Author Topic: Transistor electrical characteristic  (Read 1064 times)

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Jane

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Transistor electrical characteristic
« on: July 26, 2016, 06:35:09 pm »
I checked a datasheet of a transistor and there are few characteristics I do not understand

Collector-base breakdown voltage
Collector-emitter breakdown voltage
Emitter-base breakdown voltage
Collector cut-off current ICBO
Collector cut-off current ICEO
Emitter cut-off current IEBO

Can anyone please explain these voltages given above?

Is Emitter-base breakdown voltage  a minimal voltage that  transistor needs to start working?

Kilrah

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Re: Transistor electrical characteristic
« Reply #1 on: July 26, 2016, 06:45:44 pm »
Breakdown voltage is the voltage at which something will start conducting even when it's not supposed to. A transistor is never supposed to let current flow between collector and base, but if you exceeded the collector-base breakdown voltage it couldn't hold it anymore.

Refrigerator

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Re: Transistor electrical characteristic
« Reply #2 on: July 26, 2016, 07:03:35 pm »
Collector-base breakdown voltage
- Maximum voltage that can be between collector and base without damaging the transistor.

Collector-emitter breakdown voltage
- Maximum voltage that can be between collector and emitter without damaging the transistor.

Emitter-base breakdown voltage
- Maximum voltage that can be between emitter and base without damaging the transistor.

Collector cut-off current ICBO
Collector cut-off current ICEO
- ( from google ) "Collector cutoff current is the IC that still flows when the specified VC and a specified reverse bias is applied. It is normally less than either ICEO or ICER (collector current with the base open, or with the base resistively connected to the emitter)."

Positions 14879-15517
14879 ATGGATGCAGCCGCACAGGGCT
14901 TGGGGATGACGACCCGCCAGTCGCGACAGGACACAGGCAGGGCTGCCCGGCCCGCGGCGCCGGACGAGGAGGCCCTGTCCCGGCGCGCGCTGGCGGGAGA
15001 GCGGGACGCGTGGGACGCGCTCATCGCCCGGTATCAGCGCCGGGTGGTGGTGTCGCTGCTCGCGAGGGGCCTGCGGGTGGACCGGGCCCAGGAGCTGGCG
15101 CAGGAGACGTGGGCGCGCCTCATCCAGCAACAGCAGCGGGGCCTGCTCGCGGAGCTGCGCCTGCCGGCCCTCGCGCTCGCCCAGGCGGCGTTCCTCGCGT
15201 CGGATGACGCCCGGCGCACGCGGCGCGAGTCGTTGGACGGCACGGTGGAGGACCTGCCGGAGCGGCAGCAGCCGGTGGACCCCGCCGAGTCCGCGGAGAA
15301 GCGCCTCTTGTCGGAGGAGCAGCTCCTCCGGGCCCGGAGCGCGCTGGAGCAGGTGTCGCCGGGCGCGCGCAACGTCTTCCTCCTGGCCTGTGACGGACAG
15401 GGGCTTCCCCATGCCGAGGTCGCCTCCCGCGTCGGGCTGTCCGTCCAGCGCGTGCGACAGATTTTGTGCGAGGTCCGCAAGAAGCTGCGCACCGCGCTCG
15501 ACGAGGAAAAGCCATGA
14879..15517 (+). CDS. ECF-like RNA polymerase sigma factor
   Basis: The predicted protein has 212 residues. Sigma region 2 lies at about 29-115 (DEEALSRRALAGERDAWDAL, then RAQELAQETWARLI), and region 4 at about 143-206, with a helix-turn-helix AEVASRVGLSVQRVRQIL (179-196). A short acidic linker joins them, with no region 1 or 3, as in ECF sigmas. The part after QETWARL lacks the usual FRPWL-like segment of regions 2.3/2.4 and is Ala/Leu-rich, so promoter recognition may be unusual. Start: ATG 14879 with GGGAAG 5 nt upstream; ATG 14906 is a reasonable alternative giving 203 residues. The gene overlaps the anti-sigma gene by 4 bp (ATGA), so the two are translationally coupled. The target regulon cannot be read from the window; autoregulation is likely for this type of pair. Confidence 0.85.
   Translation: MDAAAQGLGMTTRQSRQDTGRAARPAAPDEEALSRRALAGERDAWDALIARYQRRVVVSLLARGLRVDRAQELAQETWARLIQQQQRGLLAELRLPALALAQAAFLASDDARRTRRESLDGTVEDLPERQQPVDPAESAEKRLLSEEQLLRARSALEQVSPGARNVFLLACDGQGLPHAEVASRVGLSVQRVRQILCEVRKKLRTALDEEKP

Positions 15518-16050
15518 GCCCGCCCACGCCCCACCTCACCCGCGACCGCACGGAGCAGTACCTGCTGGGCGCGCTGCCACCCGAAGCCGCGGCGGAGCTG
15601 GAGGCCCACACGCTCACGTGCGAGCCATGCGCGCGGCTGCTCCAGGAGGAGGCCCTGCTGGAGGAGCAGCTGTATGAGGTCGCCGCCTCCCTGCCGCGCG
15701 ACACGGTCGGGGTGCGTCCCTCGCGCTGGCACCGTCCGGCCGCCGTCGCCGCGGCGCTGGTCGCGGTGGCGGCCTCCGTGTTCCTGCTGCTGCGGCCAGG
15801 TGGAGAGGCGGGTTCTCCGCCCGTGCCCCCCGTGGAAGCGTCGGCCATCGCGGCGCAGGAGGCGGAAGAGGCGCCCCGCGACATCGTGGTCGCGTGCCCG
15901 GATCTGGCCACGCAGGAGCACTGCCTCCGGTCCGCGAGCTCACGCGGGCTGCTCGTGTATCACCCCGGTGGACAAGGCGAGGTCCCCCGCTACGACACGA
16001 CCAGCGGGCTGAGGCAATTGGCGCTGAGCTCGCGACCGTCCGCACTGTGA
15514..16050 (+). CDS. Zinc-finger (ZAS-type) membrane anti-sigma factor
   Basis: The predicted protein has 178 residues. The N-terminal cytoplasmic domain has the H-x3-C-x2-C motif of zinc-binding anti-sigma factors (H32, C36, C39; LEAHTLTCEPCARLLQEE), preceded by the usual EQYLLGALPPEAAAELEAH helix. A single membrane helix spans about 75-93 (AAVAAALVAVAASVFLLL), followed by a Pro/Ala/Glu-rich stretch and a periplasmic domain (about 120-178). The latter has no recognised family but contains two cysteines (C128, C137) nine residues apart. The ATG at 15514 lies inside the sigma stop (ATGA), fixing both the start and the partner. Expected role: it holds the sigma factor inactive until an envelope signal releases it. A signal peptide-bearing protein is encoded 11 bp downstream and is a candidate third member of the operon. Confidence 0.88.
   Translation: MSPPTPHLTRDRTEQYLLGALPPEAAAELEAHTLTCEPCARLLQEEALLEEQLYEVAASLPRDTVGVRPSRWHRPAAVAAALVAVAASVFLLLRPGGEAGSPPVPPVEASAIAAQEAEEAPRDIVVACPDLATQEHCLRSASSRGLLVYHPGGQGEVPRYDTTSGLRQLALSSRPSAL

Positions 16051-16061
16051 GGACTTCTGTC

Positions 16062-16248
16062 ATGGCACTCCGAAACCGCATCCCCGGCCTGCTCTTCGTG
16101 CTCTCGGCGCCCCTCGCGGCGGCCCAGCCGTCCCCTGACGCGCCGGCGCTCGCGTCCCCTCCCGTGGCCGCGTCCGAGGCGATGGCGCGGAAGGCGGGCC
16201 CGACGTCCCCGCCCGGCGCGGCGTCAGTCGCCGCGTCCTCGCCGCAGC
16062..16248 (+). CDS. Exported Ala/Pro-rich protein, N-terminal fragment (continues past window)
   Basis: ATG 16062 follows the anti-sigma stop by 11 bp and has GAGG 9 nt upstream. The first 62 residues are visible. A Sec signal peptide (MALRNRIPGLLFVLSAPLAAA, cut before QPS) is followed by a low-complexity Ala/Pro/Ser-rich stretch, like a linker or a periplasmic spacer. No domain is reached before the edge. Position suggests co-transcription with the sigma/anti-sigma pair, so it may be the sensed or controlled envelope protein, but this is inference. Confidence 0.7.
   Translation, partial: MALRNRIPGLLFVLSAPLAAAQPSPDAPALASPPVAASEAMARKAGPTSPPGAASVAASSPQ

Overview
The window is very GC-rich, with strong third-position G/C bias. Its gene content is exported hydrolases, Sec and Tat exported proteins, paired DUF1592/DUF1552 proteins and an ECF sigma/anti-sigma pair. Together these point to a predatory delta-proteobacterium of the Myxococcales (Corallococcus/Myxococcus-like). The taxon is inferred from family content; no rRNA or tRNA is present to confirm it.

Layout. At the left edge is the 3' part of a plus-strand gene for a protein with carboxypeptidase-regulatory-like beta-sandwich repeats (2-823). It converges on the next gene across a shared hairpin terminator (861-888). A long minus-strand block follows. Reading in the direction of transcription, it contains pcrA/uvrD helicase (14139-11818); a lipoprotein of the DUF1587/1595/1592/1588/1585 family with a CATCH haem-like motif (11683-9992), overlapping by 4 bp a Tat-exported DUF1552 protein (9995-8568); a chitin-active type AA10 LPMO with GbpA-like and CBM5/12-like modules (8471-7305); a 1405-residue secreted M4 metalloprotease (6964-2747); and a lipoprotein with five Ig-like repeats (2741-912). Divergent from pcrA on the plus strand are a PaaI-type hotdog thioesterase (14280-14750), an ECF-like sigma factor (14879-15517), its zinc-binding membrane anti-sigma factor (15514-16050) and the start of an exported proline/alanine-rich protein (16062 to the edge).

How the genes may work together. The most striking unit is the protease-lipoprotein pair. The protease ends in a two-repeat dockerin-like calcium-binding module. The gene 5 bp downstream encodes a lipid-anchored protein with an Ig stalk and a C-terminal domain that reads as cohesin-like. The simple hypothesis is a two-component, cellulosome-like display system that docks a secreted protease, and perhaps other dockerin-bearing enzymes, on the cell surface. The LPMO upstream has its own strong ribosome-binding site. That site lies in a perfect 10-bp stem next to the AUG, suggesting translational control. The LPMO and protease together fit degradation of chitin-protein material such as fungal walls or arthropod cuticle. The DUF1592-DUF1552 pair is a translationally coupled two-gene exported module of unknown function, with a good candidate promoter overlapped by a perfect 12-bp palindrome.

Emitter cut-off current IEBO
- ( from google ) "emitter cutoff current, collector open (IEBO)

The dc current into the emitter terminal when it is biased in the reverse direction with respect to the base terminal and the collector terminal is open-circuited. (Ref. IEEE Std 255.)"
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PA4TIM

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Re: Transistor electrical characteristic
« Reply #3 on: July 26, 2016, 07:41:17 pm »
Download this book from tektronix. It is from the concepts series. It is about measuring semiconductors with a curvetracer but to do that you need to know all those parameters so they explain them all
http://w140.com/tekwiki/images/a/a0/062-1009-00.pdf

There is a whole range of books in this series from the 60's and many of them are still very usable.
http://w140.com/tekwiki/wiki/Concepts_Series

And to add something often is misunderstood, hFE is not the same as hfe
(for most it is written with a h and not a H) FE in capitals is the DC gain, fe is a bit more complex but in a nutshell you can see it as the small signal gain. The datasheet always states the hFE and sometimes hfe
« Last Edit: July 26, 2016, 07:51:57 pm by PA4TIM »
www.pa4tim.nl my collection measurement gear and experiments Also lots of info about network analyse
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Audioguru

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Re: Transistor electrical characteristic
« Reply #4 on: July 26, 2016, 10:42:23 pm »
Did you notice that the datasheet said, "emitter-base breakdown voltage" but did not say base-emitter breakdown voltage? That is because a transistor base-emitter normally has a forward bias voltage and it limits its own voltage to about 0.7V. The heating is low. If the emitter-base has a reverse bias voltage of about 5V or more then it suddenly has avalanche breakdown and conducts as much current as it can like a zener diode and it becomes too hot causing damage.

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Re: Transistor electrical characteristic
« Reply #5 on: July 26, 2016, 11:03:13 pm »
Collector cut-off current ICBO
Collector cut-off current ICEO
- ( from google ) "Collector cutoff current is the IC that still flows when the specified VC and a specified reverse bias is applied. It is normally less than either ICEO or ICER (collector current with the base open, or with the base resistively connected to the emitter)."

Emitter cut-off current IEBO
- ( from google ) "emitter cutoff current, collector open (IEBO)

Complicated names for leakage current It's very simple. The first two letters are the pins for which the leakage current is given, and the 'O' means the third pin is "open". Also the voltage applied to the pins is stated, like V_CE for I_CEO. I_CES is similar, but with the base shorted to the emitter, hence the 'S'.

Smf